Sustainability and ESG = More than compliance


by Henrikke Sylte

Compliance is almost always one of the key drivers for introducing basic environmental, social and governance (ESG) initiatives. But sustainability and ESG = More than compliance. Having to take action for regulatory purposes can be the perfect springboard to broader ESG action. The fact that companies are required to comply does not mean that there isn’t an organizational appetite. Brands recognize the value ESG initiatives can create.

Compliance and more

Forrester research indicates that ESG is an area in which companies will focus initiatives, not necessarily only for regulatory purposes but for self-reported (50% of survey respondents) sustainability improvements. Compliance is a must-have but isn’t by itself a driver of innovation. It can be the impetus for introducing solutions that help secure transparency and trust. It can also be the bedrock of sustainability initiatives, such as traceability, digital transformation and connected products

Requirements to report against ESG metrics combined with consumer demand to understand the sustainability of the products they purchase have begun to make traceability technology critical. For brands to get more data and visibility into end-to-end supply chains (i.e., from the acquisition of raw materials all the way through to the product arriving in consumers’ hands), proof comes through traceability and using unique digital IDs to enable this type of complete journey tracking. 

Using traceability to get ahead of regulatory demands

As governments and regulators introduce new requirements, it makes sense to prepare for these regulatory demands. But this should be done in ways that add value to the organization beyond proof of compliance. Early investment in traceability technology up and down the supply chain enables brands to prepare for important aspects of current and coming regulatory requirements. At the same time, it lays the groundwork for value-adding use cases. These include circular business models, end-user experiences, and many applications from supply chain visibility, such as brand protection and anti-counterfeiting measures. 

Sustainability and ESG intertwined with regulation

Across industries, many regulatory efforts are already underway, and traceability can help to get ahead of changes: 

  • The EU Green Deal and digital product passports will require that products sold in the EU market must meet higher sustainability standards. Traceability technology will be central to maintaining compliance and collecting data to show and report validity. Up first in the EU’s strategy are textiles, batteries, and toys, with a comprehensive rollout plan for other industries over the coming months and years. A part of this regulatory landscape includes giving consumers the right to repair goods. Compliance extends beyond legal requirements, converging with environmental concerns and circular solutions as well as consumer demand and engagement possibilities.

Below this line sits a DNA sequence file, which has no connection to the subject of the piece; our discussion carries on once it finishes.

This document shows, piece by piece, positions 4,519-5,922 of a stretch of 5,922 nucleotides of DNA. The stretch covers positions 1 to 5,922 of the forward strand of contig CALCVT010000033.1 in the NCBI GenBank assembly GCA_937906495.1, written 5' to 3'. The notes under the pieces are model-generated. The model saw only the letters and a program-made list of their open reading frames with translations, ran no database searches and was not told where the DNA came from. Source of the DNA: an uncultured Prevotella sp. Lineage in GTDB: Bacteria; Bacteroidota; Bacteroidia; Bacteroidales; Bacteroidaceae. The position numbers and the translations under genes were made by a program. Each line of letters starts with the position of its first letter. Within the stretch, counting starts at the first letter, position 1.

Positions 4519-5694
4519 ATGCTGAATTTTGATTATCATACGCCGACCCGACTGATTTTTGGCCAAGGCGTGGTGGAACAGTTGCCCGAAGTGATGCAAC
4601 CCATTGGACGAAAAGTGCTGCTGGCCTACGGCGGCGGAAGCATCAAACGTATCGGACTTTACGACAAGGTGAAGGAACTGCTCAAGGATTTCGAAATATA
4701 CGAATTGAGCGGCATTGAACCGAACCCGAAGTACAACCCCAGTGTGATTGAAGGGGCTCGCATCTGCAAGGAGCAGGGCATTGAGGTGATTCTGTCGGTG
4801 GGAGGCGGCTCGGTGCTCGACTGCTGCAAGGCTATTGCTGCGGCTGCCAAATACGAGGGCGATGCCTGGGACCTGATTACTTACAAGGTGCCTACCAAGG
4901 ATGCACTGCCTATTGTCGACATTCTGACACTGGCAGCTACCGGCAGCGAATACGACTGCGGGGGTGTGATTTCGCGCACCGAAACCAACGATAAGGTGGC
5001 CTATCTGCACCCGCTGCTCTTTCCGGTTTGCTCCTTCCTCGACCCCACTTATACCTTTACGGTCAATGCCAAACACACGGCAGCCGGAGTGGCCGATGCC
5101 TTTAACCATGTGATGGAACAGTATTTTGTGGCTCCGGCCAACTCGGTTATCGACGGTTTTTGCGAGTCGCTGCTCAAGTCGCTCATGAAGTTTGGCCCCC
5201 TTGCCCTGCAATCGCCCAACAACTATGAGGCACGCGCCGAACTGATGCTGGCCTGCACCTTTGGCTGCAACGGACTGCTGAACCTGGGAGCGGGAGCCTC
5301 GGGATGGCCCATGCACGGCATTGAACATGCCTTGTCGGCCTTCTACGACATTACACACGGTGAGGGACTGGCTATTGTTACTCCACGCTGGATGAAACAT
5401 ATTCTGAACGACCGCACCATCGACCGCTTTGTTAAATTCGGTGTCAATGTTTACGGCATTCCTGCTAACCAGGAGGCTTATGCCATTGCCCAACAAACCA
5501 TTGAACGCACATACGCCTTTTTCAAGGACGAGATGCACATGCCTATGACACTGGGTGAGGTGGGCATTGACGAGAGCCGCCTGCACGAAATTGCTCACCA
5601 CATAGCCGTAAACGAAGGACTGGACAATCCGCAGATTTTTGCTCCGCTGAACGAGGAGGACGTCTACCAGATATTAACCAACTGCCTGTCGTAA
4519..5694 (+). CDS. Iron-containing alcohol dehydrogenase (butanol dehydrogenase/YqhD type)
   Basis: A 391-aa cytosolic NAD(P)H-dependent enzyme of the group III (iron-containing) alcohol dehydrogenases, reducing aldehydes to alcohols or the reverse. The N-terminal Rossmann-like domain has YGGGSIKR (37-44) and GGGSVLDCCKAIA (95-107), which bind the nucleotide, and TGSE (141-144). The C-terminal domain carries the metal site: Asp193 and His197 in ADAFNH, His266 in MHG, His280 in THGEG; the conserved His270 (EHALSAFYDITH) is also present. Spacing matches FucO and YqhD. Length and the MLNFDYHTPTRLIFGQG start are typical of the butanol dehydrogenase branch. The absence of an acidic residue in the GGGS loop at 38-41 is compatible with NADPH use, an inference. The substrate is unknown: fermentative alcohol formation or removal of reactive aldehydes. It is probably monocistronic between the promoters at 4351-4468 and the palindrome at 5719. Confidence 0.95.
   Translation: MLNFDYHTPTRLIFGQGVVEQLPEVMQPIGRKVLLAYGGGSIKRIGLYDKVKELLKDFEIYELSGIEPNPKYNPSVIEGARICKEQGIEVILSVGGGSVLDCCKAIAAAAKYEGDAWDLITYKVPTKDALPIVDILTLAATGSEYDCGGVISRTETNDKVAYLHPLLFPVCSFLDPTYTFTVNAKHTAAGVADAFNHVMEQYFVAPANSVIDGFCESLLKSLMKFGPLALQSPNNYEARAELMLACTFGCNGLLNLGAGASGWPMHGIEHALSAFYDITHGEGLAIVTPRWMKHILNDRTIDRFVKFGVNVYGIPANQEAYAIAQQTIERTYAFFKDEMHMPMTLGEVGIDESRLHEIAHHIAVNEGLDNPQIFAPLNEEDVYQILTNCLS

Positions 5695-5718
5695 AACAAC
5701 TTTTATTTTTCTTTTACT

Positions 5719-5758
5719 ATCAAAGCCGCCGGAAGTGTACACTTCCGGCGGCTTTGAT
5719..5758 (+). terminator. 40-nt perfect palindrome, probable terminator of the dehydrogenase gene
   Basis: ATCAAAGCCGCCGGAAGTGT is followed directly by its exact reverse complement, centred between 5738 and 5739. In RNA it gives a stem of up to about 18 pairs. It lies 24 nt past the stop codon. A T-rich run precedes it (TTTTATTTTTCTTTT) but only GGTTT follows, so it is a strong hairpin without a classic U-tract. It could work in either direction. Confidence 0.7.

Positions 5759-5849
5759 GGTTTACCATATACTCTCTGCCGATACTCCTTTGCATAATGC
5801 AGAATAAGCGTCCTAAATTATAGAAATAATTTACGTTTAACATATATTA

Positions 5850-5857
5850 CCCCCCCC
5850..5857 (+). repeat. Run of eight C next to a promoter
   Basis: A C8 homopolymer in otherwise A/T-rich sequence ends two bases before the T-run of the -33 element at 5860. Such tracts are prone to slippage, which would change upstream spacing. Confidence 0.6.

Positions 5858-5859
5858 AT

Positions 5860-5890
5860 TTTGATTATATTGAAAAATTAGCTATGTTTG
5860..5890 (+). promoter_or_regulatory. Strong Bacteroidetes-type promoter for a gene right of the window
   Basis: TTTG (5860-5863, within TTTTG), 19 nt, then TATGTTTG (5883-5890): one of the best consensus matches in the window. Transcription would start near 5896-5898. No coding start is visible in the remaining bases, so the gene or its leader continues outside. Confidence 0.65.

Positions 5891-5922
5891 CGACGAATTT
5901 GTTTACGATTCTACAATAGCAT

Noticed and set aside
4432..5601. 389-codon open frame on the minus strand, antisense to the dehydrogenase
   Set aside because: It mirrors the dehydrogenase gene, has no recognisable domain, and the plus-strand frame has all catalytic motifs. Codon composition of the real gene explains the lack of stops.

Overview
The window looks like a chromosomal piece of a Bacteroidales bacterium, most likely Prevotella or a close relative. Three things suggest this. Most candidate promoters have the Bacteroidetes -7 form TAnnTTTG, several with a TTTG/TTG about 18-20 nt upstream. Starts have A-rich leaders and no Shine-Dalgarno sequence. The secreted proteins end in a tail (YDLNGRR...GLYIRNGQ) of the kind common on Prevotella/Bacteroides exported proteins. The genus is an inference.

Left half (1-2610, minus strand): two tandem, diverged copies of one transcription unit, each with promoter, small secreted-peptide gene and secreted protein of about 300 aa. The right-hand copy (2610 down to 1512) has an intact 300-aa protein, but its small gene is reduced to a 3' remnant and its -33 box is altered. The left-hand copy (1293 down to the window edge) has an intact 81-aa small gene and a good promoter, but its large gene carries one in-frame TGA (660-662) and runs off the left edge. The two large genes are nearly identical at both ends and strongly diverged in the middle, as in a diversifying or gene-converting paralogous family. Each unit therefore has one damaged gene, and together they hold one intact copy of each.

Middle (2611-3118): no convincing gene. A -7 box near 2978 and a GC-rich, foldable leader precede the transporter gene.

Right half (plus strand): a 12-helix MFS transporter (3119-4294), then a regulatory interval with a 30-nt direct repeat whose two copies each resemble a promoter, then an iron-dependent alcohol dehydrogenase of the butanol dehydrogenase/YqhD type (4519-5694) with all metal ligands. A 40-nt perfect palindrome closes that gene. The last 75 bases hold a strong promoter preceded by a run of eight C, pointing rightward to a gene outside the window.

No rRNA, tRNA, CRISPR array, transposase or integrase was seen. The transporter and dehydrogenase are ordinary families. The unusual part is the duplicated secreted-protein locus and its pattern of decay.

• Compliance may become more granular than just at the EU level. From 2023, Germany’s new Supply Chain Due Diligence Act will require businesses with a significant presence in Germany to assume some responsibility for human rights and environmental violations throughout their supply chain. 
  • From 2027, point-of-sale devices in the United States will be expected to support GS1’s Digital Link specification, turning the humble barcode into a web-enabled connection to product recalls, supply chain data, and more.
  • The US Food Safety Modernization Act (FSMA) encourages companies in the food value chain to invest in digital traceability technology. As concerns about contaminated food products, food safety, and ease of recalls in a global supply chain escalate, traceability helps deliver, among other benefits, more targeted and effective recalls.

ESG-connected compliance as a path to innovation, efficiency and dynamic end-user experiences

Although only a sampling of regulatory demands, it’s clear compliance is critical. But it is just the beginning of the value traceability technology and connected products can create. Woven into many of these regulations and directives is the implicit (and sometimes explicit) concern for ESG concerns. Brands can piggyback on the ESG-connected compliance work as a pathway to greater innovation, efficiency and end-user experiences.

Traceability for sustainability and ESG: Innovation beyond regulation

By focusing on sustainability and ESG through traceability, organizations can ensure compliance while also tapping into the vast potential for innovation beyond regulation. 

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